Shiite pilgrimage poses major challenge for Iraqi military

BAGHDAD — A human tide of Shiite Muslim pilgrims visiting the Kadhimiyah shrine is expected to fill the streets of Baghdad on Saturday in the first major security challenge for Iraqi military forces since U.S. combat troops withdrew from Iraq's cities June 30.

Authorities have imposed a limited curfew in Baghdad, and thousands of additional Iraqi soldiers and police officers are on the streets for the annual commemoration of a revered Shiite holy man who died in the eighth century.

A brigade from the Iraqi Federal Police — previously known as the Iraqi National Police — set up checkpoints at which men, women and children were searched Thursday, and Iraqi army helicopters flew low over the crowds.

Two American helicopters also hovered overhead; in the past, Iraqis had asked that only U.S. helicopters protect their missions.

"We are ready, and we are not afraid. We took all the proper preparations," a high-ranking federal police officer said. "For the first time in this pilgrimage, we can ask for Iraqi air support that can be here in five minutes."

The officer spoke on the condition of anonymity because he wasn't authorized to talk to journalists.

The shrine honors Imam Musa Bin Jafaar al Kadhim, the seventh imam in the Shiite version of Islam. During the pilgrimage, the crowds carry a coffin to show their devotion to the imam.

"We are here today because Imam Kadhim said, 'God bless those who resuscitate our cause,' " said Chasib Kadhim, 45, as he was giving water to pilgrims.

American military forces, operating in a support role since June 30, can deploy only at the request of Iraqi forces. Thousands of pilgrims also will come from Iran, and U.S. military officials fear that some of them may turn to violence, espionage or other tactics to destabilize Iraq.

The pilgrimage often has been a focus for insurgents. Four years ago on the same anniversary, about 1,000 pilgrims died in a stampede on a bridge, set off by a rumor that a suicide bomber stalked the pilgrims. The bridge has only just reopened. On April 24 this year, during another pilgrimage to the shrine, two suicide bombers infiltrated despite the checkpoints and killed 60 pilgrims, including 25 Iranians.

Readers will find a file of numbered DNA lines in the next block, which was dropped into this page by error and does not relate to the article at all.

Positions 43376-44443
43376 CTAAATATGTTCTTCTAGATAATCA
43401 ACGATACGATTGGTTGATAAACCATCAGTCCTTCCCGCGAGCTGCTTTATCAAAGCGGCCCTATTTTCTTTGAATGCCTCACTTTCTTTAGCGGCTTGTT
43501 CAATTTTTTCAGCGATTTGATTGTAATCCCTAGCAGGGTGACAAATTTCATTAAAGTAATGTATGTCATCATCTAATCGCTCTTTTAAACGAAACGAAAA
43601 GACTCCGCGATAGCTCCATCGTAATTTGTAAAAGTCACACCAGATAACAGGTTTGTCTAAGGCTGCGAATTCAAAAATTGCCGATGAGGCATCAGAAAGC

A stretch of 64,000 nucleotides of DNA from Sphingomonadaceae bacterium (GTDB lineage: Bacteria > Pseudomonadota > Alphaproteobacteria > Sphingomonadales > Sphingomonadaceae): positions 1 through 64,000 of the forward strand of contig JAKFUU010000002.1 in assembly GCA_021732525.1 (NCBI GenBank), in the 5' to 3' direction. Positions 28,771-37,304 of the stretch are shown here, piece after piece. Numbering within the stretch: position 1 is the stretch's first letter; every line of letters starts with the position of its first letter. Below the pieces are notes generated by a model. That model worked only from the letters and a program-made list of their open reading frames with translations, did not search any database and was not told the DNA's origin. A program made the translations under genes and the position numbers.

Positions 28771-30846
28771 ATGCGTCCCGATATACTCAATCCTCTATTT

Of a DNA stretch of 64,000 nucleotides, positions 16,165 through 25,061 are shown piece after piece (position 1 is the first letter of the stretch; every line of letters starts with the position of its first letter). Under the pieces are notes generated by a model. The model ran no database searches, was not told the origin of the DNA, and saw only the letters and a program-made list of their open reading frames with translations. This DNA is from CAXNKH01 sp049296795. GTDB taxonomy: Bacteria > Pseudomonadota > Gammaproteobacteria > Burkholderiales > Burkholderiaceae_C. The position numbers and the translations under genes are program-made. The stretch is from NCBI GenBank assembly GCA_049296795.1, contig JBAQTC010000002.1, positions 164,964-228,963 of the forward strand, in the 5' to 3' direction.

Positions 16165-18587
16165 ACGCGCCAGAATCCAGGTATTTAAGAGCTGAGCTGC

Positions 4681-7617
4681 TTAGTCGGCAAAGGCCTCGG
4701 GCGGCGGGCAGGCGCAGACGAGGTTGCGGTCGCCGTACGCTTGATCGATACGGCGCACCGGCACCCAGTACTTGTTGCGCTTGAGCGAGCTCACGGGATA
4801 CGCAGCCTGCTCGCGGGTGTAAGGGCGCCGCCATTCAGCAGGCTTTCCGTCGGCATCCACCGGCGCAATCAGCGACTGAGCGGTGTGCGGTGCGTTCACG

"The significance of this pilgrimage is to reject oppression, reject tyranny and to show the oppression that occurred against the family of the Prophet," Sheik Fadhil al Daraji said as he walked among the pilgrims "It also helps the society to unite. As you can see, Sunnis and Shiites alike help the pilgrims."

Despite the possible insurgent threat, the mass pilgrimage represents a commercial boon for merchants.

"Demand doubled three times or more within the last two days" said Mahdi Jabar, a wholesale distributor. "Most of the demand is for cakes, juice and water bottles, the things that are being handed to the pilgrims to help them walk."

A pilgrim can eat and drink for free all the way to the shrine, and some have come hundreds of miles. Residents often pitch tents to provide rest for the pilgrims, and cook for them on the sides of the road. The Ministry of Health has moved ambulances to areas where pilgrims might need them.

The Red Crescent, the Islamic world's equivalent to the Red Cross, has deployed hundreds of volunteers at 18 stations on the road to Kadhimiyah to serve the pilgrims and offer resting places and first aid.

Salam Abed Jassim, his wife and children sat on the median eating rice and beans. "I am not afraid, because if I die I will be dying on the way to the imam," he said about possible violence, "and I brought these two children to teach them as my father taught me."

Added the high-ranking police officer, "This pilgrimage is a challenge between the government and the Iraqi troops from one side and terrorism on the other — and we will win."

Millions of pilgrims and 130,000 U.S. troops in Iraq hope that he's right.

(Dulaimy is a McClatchy special correspondent. Mike Tharp of the Merced (Calif.) Sun-Star contributed to this article from Baghdad.)


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